Following the tragic death of town employee Benjamin Olmstead, who was struck by a pickup truck while working at a downtown corner last week, town officials are planning to meet next week to discuss safety improvements to that area.
Olmstead, a 37-year veteran of the Department of Public Works, died July 24 at Norwalk Hospital, one day after he was hit by a Dodge Ram at the corner of New Norwalk Road and East Avenue, according to police.
Twenty-three years ago, a 34-year-old pregnant woman was struck and killed by a car at the same intersection, according to a Nov. 9, 1991, article in The Hour.
Susan Ryan Conte, of Norwalk, was walking back to a doctor's office on East Avenue after her car broke down at the intersection, the article stated.
The fetus did not survive the accident.
Though both East Avenue, also known as Route 106, and New Norwalk Road, also known as Route 123, are state roads, First Selectman Robert Mallozzi said he would meet with Department of Public Works officials to discuss recommendations for improving safety at the site.
Olmstead, a 71-year-old engineer and surveyor for the town, was spray-painting the intersection and was working alone, according to Public Works Director Michael Pastore.
The pickup truck was traveling north on New Norwalk Road and was attempting to make a left turn onto East Avenue, Police Chief Leon Krolikowski said, when Olmstead was struck. The Norwalk resident suffered "serious injuries" and was transported to the hospital by the New Canaan Volunteer Ambulance Corps, according to the chief.
An official cause of death has not been released. Krolikowski said "it's really early in the investigation" and police still haven't received the final results of Olmstead's autopsy.
The driver and sole occupant of the pickup, 60-year-old Francesco Sorge, also of Norwalk, immediately stopped and remained at the scene. The chief said "it appears" that Sorge would not be charged in the accident.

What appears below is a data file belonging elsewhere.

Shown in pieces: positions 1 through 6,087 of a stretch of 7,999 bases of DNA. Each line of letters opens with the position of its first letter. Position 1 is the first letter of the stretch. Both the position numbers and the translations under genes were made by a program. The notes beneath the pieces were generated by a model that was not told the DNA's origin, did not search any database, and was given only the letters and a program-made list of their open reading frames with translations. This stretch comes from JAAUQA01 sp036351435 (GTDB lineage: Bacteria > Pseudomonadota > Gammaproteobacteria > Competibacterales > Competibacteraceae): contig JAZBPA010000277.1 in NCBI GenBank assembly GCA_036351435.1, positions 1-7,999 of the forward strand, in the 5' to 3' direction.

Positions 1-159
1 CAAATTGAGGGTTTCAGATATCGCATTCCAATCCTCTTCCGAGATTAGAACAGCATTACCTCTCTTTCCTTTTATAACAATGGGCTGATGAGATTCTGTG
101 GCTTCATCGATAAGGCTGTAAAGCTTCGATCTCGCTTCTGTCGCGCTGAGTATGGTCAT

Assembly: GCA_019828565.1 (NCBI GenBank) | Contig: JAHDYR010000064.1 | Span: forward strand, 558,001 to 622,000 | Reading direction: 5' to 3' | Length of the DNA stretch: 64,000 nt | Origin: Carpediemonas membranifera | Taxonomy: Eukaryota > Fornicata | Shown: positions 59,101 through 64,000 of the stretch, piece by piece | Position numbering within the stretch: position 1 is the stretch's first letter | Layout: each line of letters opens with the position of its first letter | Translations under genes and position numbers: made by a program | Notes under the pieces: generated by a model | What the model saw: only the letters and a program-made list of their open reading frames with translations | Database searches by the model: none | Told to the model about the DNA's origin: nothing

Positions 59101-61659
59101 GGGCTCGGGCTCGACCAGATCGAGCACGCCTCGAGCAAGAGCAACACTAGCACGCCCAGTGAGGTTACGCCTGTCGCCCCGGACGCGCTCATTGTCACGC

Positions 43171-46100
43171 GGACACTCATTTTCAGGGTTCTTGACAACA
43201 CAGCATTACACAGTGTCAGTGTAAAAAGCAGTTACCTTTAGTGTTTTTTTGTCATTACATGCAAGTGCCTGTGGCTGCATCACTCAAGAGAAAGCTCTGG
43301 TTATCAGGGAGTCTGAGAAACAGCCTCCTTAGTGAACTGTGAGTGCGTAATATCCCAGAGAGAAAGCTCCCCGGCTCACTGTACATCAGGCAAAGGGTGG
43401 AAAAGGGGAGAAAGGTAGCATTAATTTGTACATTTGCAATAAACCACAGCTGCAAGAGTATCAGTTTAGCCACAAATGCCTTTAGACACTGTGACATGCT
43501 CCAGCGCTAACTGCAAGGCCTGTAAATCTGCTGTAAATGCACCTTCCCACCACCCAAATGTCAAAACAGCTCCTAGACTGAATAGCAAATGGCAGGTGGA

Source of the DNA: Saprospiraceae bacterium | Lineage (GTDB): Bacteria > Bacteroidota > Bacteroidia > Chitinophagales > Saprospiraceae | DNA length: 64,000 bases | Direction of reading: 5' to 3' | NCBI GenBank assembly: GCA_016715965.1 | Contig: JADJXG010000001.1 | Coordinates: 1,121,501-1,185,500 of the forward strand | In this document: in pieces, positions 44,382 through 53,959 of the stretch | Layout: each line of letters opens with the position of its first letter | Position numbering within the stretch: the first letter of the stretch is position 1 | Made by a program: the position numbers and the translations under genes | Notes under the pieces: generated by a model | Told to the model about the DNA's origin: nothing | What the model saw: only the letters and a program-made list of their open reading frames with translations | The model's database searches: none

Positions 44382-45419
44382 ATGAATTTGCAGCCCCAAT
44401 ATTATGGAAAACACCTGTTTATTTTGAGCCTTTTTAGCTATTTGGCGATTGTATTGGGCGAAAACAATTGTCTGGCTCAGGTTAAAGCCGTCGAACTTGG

Pastore would not elaborate on the safety measures that were in place when Olmstead was working. Traffic cones, stop paddles and sawhorses were seen in the area the day of the accident, but officials would not confirm whether Olmstead was using them and they would not say whether the road was blocked.
Mallozzi said "this death has reminded" the town of the importance of pedestrian safety in New Canaan.
"This is a tremendous loss and my deepest sympathy is extended to the entire Olmstead family as well as our Town Hall family who worked with, and loved, Ben so very much," Mallozzi said July 24 in a news release.
Pastore said Olmstead retired two years ago, but continued working part time -- every weekday morning.
In the past 11 years, New Canaan police have investigated 34 pedestrian-versus-motor vehicle accidents; five of those pedestrians died, according to Krolikowski.
"In New Canaan, both pedestrians and drivers do not obey laws and signals consistently and many often use cellphones while walking or driving," he said in a statement this week.
Olmstead was the third person struck by a car on a New Canaan road since December.
In 2013, there were four accidents involving pedestrians in town, according to police.
In March 2014, a woman was seriously injured after she was struck by a car on the northwestern corner of Park and Elm streets right after getting off a train. Additionally, a toddler died June 6 after he was hit by a car in his family's driveway on Mill Road.
In August 2010, Krishna Jayaraman, 82, died after a hit-and-run accident in front of his Oenoke Ridge home.
The driver, Kate Regan, was sentenced last year to a suspended five-year term with five years' probation on the charges of negligent homicide with a motor vehicle and evading responsibility.
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